Hammersmith

Hammersmith means exactly what you think: a place with a smithy, in this case not just one that did a bit of hammering, but one that actually made hammers.


Hammersmith’s waterfront in 1800

There is some evidence that people lived in the area around Hammersmith as far back as the bronze age (when hammers were still made of stone), but Hammersmith probably started off as an Anglo-Saxon settlement, although the earliest known mention of it is not until 1294.

Catherine of Braganza & Caroline of Brunswick

By the eighteenth century, Hammersmith was full of market gardens growing fruit and veg for London, and because the gravel foreshore made it a bit healthier than the marshy riverside locales closer to town, Londoners were moving out here to live. Charles II’s missus, Catherine of Braganza, bought a house here in 1687, after her husband popped his clogs, but when George IV took the throne in 1820, it was his estranged queen, Caroline of Brunswick, who came to live here. George was not the most popular monarch in British history, and when he tried to get his marriage dissolved on grounds of the queen’s adultery, crowds descended on her residence to sing “God Save the Queen” in her support, making it an anti-monarchy anthem for the only time in its history. George failed to get his divorce, but Caroline died shortly afterwards; foul play is not suspected. Meanwhile, little known to most people who pass through it, Hammersmith still has a beautiful waterfront.

Hammersmith Bridge

Hammersmith Bridge has had structural problems since forever. Inaugurated in 1827 as the first suspension bridge across the River, it was instigated by a group of well-to-do local residents who set up the Hammersmith Bridge Company to build it. Having done so, they charged a toll to cross it: ½d for pedestrians, or 4d for a horse-drawn carriage (which was 2d cheaper than Putney Bridge). The  Metropolitan Board of Works, London’s then local government, took over the bridge in 1880 and scrapped the tolls, but had to pull it down because it wasn’t strong enough for all the traffic going over it. A new bridge opened in 1887, and in 1939 the IRA tried to blow it up – the first of three attempts by Irish Republican paramilitaries to do so. The bridge survived and lived to tell the tale, but it’s never been the strongest of our Thames crossings. Despite being shored up in 1973 and 1984, it had to close to traffic in 1997, and again in 2014, and when it closed yet again in 2019, even pedestrians were eventually barred from using it.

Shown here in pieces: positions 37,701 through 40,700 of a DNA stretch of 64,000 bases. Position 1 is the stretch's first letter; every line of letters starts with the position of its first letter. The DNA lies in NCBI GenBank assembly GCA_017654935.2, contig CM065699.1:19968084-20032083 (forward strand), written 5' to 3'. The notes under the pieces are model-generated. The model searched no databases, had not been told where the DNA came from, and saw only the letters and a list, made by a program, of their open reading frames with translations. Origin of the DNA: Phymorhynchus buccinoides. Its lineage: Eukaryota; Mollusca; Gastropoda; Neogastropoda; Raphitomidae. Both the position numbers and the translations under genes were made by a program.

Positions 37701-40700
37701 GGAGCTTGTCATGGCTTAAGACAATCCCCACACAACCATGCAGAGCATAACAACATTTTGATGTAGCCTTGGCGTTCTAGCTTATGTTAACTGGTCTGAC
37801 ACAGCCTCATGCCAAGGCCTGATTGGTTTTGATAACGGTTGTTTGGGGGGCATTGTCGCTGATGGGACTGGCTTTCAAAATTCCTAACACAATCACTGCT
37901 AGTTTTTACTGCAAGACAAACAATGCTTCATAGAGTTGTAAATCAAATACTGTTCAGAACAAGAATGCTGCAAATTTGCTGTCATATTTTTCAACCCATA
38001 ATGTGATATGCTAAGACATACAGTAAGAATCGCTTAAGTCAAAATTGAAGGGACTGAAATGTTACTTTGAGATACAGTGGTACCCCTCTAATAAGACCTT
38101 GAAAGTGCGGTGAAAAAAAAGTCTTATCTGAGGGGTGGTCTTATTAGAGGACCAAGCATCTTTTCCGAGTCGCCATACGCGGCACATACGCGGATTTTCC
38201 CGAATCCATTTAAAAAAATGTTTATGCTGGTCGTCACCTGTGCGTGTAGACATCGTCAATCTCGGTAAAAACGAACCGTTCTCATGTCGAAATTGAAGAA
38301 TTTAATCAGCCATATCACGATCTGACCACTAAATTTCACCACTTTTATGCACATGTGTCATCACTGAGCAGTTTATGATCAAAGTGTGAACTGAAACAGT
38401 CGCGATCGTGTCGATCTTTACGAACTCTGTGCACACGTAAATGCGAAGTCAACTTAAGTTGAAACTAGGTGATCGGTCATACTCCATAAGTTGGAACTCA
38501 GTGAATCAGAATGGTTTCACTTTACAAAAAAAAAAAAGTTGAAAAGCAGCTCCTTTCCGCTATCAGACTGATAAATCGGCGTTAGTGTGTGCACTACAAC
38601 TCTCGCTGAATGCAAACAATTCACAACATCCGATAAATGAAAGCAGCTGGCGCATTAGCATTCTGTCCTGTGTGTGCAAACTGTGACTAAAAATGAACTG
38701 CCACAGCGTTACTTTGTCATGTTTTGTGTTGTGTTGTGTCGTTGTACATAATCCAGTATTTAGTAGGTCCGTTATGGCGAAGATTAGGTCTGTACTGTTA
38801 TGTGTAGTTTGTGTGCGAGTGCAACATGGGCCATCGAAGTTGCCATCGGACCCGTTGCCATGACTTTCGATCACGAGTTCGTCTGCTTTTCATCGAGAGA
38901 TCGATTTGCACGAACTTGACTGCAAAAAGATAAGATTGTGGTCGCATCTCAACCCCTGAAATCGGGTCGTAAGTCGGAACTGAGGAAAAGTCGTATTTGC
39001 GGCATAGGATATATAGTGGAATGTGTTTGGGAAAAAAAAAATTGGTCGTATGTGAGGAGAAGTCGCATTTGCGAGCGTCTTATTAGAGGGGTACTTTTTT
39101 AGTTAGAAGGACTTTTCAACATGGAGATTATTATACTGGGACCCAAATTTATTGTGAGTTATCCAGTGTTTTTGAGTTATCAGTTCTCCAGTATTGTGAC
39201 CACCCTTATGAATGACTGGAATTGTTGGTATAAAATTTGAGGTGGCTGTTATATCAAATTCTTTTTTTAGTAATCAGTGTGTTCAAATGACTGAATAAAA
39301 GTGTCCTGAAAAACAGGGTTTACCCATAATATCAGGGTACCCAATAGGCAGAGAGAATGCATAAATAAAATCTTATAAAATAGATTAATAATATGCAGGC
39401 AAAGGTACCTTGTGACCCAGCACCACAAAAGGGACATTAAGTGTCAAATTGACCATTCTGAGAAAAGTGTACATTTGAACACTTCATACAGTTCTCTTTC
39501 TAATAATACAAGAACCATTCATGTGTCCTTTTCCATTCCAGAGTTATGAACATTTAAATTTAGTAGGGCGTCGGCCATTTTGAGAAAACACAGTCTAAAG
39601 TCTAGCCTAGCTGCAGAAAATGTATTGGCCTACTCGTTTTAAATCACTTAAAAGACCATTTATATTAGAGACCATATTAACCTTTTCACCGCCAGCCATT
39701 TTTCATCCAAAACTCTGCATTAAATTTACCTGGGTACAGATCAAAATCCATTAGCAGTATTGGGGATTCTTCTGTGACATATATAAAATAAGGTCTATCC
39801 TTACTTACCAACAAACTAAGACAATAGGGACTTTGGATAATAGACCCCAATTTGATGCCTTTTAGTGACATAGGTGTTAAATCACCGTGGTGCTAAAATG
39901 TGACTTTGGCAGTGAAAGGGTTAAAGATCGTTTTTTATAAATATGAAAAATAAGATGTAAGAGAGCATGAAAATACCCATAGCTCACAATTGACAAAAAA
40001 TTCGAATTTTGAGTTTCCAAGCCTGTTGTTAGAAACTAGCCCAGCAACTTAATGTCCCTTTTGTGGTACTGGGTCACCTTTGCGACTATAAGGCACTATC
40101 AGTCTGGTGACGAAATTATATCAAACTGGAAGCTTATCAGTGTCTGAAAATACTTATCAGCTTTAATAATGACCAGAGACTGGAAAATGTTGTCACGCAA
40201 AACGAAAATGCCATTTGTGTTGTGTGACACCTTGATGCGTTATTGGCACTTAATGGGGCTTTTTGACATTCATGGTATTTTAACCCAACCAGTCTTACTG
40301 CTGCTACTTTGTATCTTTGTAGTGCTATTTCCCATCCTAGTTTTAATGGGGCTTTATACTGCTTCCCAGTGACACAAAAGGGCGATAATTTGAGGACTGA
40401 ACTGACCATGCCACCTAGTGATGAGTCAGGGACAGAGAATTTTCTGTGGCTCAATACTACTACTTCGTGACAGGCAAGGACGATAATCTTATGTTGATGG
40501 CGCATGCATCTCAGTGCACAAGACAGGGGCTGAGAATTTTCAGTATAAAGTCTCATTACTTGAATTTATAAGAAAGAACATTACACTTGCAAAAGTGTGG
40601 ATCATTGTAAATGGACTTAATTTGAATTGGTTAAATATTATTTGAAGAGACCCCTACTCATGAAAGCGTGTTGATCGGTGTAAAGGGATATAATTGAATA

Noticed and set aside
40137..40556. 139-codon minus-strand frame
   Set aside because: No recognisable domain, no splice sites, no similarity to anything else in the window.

Hammersmith Broadway in the nineteen-Os

Hammersmith was one of London’s original metropolitan boroughs. Previously it had been part of the parish of Fulham, and it only became a parish in its own right in 1834. It merged again with Fulham in 1965 to form the Borough of Hammersmith (and Fulham) that we know today.